What Are the Causes of Infant Bad Breath?

Infant Bad Breath

We usually do not think of infants when the subject of bad breath is raised. The cute and sweet nature of babies does not go along with foul breath in babies, right? Well, we live in a world where nothing is impossible, and a series of factors can trigger bad breath.

Many mothers may notice bad breath in their babies and shouldn’t be surprised if a health complication causes it. Read on to find out more.

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Health complications that can cause infant bad breath

If your child has bad breath, you’re going to have to look for the source. Parents should know that the triggers of bad breath in a child are diverse. The foul breath should not be ignored in infants because it may signify an infection in the stomach, throat, or mouth.

The following include some possible health complications that may cause bad breath in infants:

Sinusitis

Sinusitis may be one potential cause of foul breath. Babies may experience other symptoms, including nasal secretion and sneezing, if they suffer from sinusitis.

Although symptoms of sinusitis are similar to cold symptoms, sinusitis can last a lot longer. The condition could be caused by some allergic reactions, which may lead to the passage of stuffy sinus.

Naturally, this would affect the baby’s breathing, and be forced to breathe through their mouth. This would inevitably cause the saliva in the mouth to dry up.

Less than usual, saliva contributes to a dry mouth, which can cause bad breath in babies. To avoid further complications, it is best to fix an appointment with your doctor to discuss the best treatment option.

Enlarged Tonsils

Enlarged tonsils or adenoids are other medical problems that may contribute to bad breath. Mothers may observe visibly red, swollen, spotted tonsils with bad smell, whereas healthy tonsils are pink and spot-free.

Bacteria can accumulate in the back of the mouth of your infant, and this can cause stinky breath, combined with the sour odour of infection. If your baby’s tonsils appear red or swollen, you should have her checked by your doctor. Your physician may prescribe antibiotics to combat the infection properly.

Acid Reflux

It is not unusual for children to experience acid reflux, which can cause bad breath. The complication is commonly accompanied by food regurgitation. Acid reflux occurs when the muscle ring between the oesophagus and the stomach is not mature enough to hold food in.

This then causes the contents of the stomach to flow backward, causing the baby to spit up. As your baby gets older, this condition is rarely severe and should reduce. Fortunately, acid reflux does not continue beyond the age of 18 months.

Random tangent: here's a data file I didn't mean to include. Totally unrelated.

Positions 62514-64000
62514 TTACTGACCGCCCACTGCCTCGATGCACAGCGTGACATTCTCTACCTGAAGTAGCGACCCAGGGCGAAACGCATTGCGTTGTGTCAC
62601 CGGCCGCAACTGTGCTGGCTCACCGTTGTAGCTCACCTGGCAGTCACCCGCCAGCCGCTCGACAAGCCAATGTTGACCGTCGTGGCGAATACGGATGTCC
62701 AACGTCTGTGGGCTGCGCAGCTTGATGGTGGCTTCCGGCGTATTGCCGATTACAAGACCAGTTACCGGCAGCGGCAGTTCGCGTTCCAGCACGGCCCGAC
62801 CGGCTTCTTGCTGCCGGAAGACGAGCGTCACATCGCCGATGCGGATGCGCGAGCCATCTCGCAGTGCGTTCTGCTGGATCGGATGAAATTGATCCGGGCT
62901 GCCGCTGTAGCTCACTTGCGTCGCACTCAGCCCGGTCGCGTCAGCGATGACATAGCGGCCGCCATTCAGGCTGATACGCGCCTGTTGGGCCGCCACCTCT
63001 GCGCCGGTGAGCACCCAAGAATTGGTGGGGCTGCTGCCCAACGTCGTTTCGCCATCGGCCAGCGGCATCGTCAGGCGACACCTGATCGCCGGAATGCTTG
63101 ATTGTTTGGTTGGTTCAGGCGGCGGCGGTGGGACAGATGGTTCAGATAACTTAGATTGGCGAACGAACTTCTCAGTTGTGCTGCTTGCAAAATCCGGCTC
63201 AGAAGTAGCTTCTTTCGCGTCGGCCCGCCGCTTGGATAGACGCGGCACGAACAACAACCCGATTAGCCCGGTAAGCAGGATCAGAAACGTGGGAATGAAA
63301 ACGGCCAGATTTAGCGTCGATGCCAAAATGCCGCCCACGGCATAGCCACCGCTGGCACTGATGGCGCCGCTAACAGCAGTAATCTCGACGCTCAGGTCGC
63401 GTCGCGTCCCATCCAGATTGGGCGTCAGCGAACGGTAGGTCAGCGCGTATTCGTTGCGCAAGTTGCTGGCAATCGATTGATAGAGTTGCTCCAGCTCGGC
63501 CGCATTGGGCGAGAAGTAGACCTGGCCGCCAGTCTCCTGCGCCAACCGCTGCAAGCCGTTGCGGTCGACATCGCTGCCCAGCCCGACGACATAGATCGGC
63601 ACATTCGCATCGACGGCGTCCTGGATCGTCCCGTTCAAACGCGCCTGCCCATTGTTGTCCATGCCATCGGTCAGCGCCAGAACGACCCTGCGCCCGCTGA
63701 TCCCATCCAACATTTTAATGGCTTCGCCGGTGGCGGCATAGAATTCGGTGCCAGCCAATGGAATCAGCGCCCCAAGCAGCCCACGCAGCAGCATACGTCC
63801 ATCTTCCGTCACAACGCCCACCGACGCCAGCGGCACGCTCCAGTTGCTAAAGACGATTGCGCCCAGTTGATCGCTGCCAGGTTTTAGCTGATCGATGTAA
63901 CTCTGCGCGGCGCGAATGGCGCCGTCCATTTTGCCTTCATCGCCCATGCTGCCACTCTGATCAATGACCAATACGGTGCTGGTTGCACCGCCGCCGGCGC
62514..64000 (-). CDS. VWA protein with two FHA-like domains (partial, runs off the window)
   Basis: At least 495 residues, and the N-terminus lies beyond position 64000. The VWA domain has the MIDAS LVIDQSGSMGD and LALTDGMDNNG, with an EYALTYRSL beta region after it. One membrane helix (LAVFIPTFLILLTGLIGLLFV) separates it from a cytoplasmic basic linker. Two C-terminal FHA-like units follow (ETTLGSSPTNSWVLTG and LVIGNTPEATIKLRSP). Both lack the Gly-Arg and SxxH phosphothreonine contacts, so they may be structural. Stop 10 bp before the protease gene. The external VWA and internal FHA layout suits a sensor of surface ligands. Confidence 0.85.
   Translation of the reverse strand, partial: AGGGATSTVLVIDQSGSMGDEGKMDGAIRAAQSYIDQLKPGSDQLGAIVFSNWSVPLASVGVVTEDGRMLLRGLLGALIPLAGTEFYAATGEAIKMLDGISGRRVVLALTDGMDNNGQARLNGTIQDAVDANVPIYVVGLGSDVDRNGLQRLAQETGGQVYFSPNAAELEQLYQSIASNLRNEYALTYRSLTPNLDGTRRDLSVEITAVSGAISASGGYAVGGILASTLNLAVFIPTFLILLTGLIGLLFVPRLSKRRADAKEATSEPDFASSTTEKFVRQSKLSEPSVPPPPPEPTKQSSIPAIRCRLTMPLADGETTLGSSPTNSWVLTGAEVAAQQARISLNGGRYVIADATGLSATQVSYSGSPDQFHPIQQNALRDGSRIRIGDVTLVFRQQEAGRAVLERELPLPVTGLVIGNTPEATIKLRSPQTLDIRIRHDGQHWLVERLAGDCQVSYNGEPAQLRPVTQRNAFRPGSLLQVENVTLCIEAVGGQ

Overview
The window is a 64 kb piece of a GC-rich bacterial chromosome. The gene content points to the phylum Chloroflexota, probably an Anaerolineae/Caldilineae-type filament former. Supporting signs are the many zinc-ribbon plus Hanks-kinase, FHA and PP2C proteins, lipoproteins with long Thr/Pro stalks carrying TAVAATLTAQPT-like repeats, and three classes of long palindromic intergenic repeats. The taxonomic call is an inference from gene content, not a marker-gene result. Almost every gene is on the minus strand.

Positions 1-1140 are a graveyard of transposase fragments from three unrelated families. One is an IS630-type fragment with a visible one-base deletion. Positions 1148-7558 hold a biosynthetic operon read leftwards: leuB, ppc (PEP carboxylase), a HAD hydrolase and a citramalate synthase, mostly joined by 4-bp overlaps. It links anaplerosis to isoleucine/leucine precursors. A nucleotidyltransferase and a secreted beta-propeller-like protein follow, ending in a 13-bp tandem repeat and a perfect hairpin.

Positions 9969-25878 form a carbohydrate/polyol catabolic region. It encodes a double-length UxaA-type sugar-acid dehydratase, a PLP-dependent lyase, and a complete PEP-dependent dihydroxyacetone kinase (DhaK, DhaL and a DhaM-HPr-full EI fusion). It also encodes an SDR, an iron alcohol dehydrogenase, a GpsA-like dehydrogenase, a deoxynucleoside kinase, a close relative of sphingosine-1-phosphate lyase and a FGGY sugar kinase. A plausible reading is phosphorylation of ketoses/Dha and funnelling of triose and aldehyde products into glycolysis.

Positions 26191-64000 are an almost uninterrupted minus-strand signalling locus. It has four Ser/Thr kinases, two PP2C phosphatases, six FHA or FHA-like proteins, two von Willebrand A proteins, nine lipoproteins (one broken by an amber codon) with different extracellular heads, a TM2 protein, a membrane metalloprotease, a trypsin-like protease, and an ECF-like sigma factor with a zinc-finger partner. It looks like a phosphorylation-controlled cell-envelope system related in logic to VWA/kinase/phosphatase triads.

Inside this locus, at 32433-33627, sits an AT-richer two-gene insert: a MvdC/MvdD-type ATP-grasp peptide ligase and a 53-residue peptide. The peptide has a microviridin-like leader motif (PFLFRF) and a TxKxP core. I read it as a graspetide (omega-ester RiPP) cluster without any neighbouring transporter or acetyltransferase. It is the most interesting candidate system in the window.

Parents shouldn’t be worried about reflux in their babies as the condition generally clears up on its own.

Notwithstanding, the steps you can take to manage the symptoms of acid reflux include:

  • Maintain a smaller portion of food for your baby
  • Ensure to burp your baby partway during food-time
  • Position your baby upward for about 20 to 30 minutes after they’ve eaten
  • Try interchanging the formula you give your baby
  • Use different sizes of nipples on your infant’s baby bottle. Using nipples that are either too large or too small may make your child swallow air
  • Avoid dairy products or beef if you are still breast-feeding your child. This will help you know if your child is allergic to what you eat

Immediate medications aren’t advised for infants with less severe cases of acid reflux. However, if medication is required, your paediatrician may recommend some acid-blocking medication such as Prilosec for children who are one year and above or Zantac for infants who are 12 months and below.

Typically, controlling your infant’s reflux should help in eliminating bad breath.

Less severe cases of infant bad breath

While it is easy to suspect a health complication in infants with bad breath, this may not always be the case. Some of the foods and drinks you present your child may remain around the gums or on the tongue, and this can cause some bacterial growth; which in turn leads to infant bad breath.

The following may inspire less severe cases of bad breath in your child:

Thumb Sucking

Thumb sucking in children is very common, and it can be noticed in at least 80 per cent of infant. This simple act can cause dry mouth, hence increasing bacteria infestation, which ultimately causes bad breath in infants.